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Using Pointer Arithmetic on 2-Dimensional Arrays

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In the program I am creating, I convert an array into a pointer and then use pointer arithmetic to index it. Example: a[3] *( a + 3 ) My question is how would I do this on a 2-dimensional array? Example: a[3][2] ?? Not sure how to implement this

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Question : have you tried ?

If you have int a[10][10], then a is an int** pointing at the rows, and you can do pointer arithmetic on it. Similarly *a is an int* pointing at the elements, and you can do pointer arithmetic on it.

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quote:
Original post by Sethius
In the program I am creating, I convert an array into a pointer and then use pointer arithmetic to index it.
...
My question is how would I do this on a 2-dimensional array?

My question is why? Array subscript is pointer notation. Try this in your compiler:
// x[3]
3[x];


Anyway, *((*(a + 3)) + 2). Which is so ugly and convoluted that I can't understand why you'd bother.

[Edit: I never realized the board had a quick hyperlink tag]

[ GDNet Start Here | GDNet Search Tool | GDNet FAQ | MS RTFM [MSDN] | SGI STL Docs | Google! ]
Thanks to Kylotan for the idea!


Edited by - Oluseyi on February 22, 2002 10:58:33 PM

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Ok, if there is a way around pointer arithmetic I''ll use it, but I''m stuck at this one point. I have to return a 2d-array from an accessor function ( its a private member of a class ), and then send that array to another function. What would I return the array as? I converted it to a double pointer (**) and then sent that to the other function, but whenever I tried to index it, the program would crash. Is there a better way to return an array than to convert it to a pointer?

One more question. I have a function that looks similar to this

// Returns a pointer to the dimensions
int** CBlock::GetDimensions( void )
{
return dimensions;
}

Where dimensions is a [4][2] array. When compiled, I receive this error:

error C2440: ''return'' : cannot convert from ''int [4][2]'' to ''int ** ''

Isn''t a 2d-array([][]) the same as a double pointer(**)?

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why not the normal method of accessing anything thats stored on a block. ie

ptr[x+y*width]
or
*(ptr+x*width) // same thing as above

EDIT: removed highly harsh comments that seem to offend some ppl due to a misuncderstanding of what consitutes a 2d array. maybe ppl should start calling the video buffer varity 2d linear arrays.

Edited by - a person on February 25, 2002 3:05:02 AM

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quote:
Original post by a person
i dont understand HOW you ppl are so ignorent of this.
...
i am amazed that you ppl (repliers and sethius) have not even bothered to learn the fundamentals of arrays and pointers before you started creating games.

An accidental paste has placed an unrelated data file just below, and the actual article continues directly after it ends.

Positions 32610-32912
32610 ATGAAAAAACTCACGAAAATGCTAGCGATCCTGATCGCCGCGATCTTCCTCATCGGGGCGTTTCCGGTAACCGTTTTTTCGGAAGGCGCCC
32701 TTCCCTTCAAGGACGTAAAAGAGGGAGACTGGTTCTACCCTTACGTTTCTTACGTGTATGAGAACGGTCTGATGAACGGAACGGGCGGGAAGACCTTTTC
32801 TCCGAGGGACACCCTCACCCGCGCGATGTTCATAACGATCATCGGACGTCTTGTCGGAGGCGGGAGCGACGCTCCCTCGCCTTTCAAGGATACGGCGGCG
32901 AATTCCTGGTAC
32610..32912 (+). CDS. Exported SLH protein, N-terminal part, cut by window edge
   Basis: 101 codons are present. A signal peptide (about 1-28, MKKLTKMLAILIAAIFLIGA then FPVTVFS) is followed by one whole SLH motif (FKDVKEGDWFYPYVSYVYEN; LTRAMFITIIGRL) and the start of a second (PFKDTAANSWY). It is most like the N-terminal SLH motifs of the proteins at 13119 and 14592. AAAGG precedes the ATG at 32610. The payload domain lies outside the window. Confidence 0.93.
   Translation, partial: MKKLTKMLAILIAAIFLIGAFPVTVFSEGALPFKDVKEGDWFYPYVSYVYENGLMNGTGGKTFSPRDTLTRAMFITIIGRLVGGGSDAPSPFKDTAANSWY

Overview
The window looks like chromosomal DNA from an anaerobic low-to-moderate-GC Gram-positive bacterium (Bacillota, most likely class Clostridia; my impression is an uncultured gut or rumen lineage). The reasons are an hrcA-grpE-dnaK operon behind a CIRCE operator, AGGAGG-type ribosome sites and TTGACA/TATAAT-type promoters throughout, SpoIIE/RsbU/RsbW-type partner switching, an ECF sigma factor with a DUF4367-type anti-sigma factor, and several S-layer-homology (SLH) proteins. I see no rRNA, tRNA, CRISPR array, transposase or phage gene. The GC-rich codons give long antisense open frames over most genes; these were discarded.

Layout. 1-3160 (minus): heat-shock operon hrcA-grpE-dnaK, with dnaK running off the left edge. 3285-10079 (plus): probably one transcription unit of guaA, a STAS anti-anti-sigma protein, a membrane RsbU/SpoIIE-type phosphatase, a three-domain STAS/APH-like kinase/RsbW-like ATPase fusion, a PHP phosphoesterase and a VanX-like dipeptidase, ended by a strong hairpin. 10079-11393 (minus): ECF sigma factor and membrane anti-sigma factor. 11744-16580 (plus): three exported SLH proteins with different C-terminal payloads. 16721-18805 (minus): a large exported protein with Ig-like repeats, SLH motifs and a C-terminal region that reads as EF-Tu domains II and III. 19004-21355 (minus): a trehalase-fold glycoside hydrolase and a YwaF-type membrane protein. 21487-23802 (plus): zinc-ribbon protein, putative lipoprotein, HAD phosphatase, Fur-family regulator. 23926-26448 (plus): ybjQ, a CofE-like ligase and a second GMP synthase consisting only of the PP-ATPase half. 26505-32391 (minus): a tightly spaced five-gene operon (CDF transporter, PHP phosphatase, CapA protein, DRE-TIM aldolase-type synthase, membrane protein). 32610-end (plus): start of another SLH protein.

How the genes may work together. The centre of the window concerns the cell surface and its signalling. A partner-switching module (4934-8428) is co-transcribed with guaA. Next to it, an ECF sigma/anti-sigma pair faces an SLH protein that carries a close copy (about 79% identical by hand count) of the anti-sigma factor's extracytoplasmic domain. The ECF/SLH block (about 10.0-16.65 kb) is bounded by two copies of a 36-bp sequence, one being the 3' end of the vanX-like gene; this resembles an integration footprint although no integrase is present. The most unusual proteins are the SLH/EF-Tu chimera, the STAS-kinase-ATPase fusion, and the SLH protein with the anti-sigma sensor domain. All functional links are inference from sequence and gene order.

Shove a sock in it.

There are different levels of indirection between 1- and 2-dimensional arrays. You can access pretty much anything as anything else with casting. Yes, it''s all linear memory (in protected mode) and yes, my last answer was a crock. Couldn''t be bothered to come back to it. operator[] adds the offset to the base and returns the dereferenced value, unless overloaded.

a[2][3] and a[2*3] (ie a[6]) are not the same. Why? Because a[0][2] and a[1][0] are not guaranteed to be next to each other as a[3] and a[4] are.

Does everybody feel better now?

[ GDNet Start Here | GDNet Search Tool | GDNet FAQ | MS RTFM [MSDN] | SGI STL Docs | Google! ]
Thanks to Kylotan for the idea!

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quote:
Original post by a person
I am amazed that you ppl (repliers and sethius) have not even bothered to learn the fundamentals of arrays and pointers before you started creating games.

maybe this is why ppl have some much trouble with dyanmic memory, arrays, pixel access in a video buffer.



Have I ever said I was making games ? Or having any problem ?

A 2D T array is a T**, the converse is not true. RTFM.

K&R (2nd) 5.7-5.9
Stroustrup (3rd) C.7

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i may have been a bit rough, and was wrong about how the [][] notation works (i never use it). maybe because i have never seen a good use for using static arrays of arrays and seeing MANY questions and ppl refering to 2d arrays when speaking of video buffers. unlike most, i am self taught c/c++/asm coder from the help files. i learned most of my c stuff from the bordland turbo c help docs (gold ole f1). though later with internet access i was able to learn dx, c++, win32 api quite quickly.

i have erased my harsh statments, since they probally were a bit too harsh. (never post when frusterated/angry, it never bodes well). i also tend to see things differently then most ppl, since i tend to be able to visulize how the code should work to do certain tasks. i say no reason why he should be using an array of arrays when a simple array would suffice.

when using arrays of arrays i tend to allocate the memory myself and not deal with using [][] notation even for access (ussually only use char** or CSomeClass**).

i think next time the poster should make it clearer what is trying to be done vs ysing ambigous terms (yes 2d arrays is ambigous since both you and I saw it as two different meanings).

please tell me how to refer to a 2 dimensional block of memory accessed via a linear buffer? since calling 2d array is not correct. btw this is not being sarcastic (well slightly), since i truly am curious to what they should be called? a linear 2d array perhaps? if so, please add this to the faq/dictionary, i am sure many would appreciate knowing this so nobody has this misunderstanding again.

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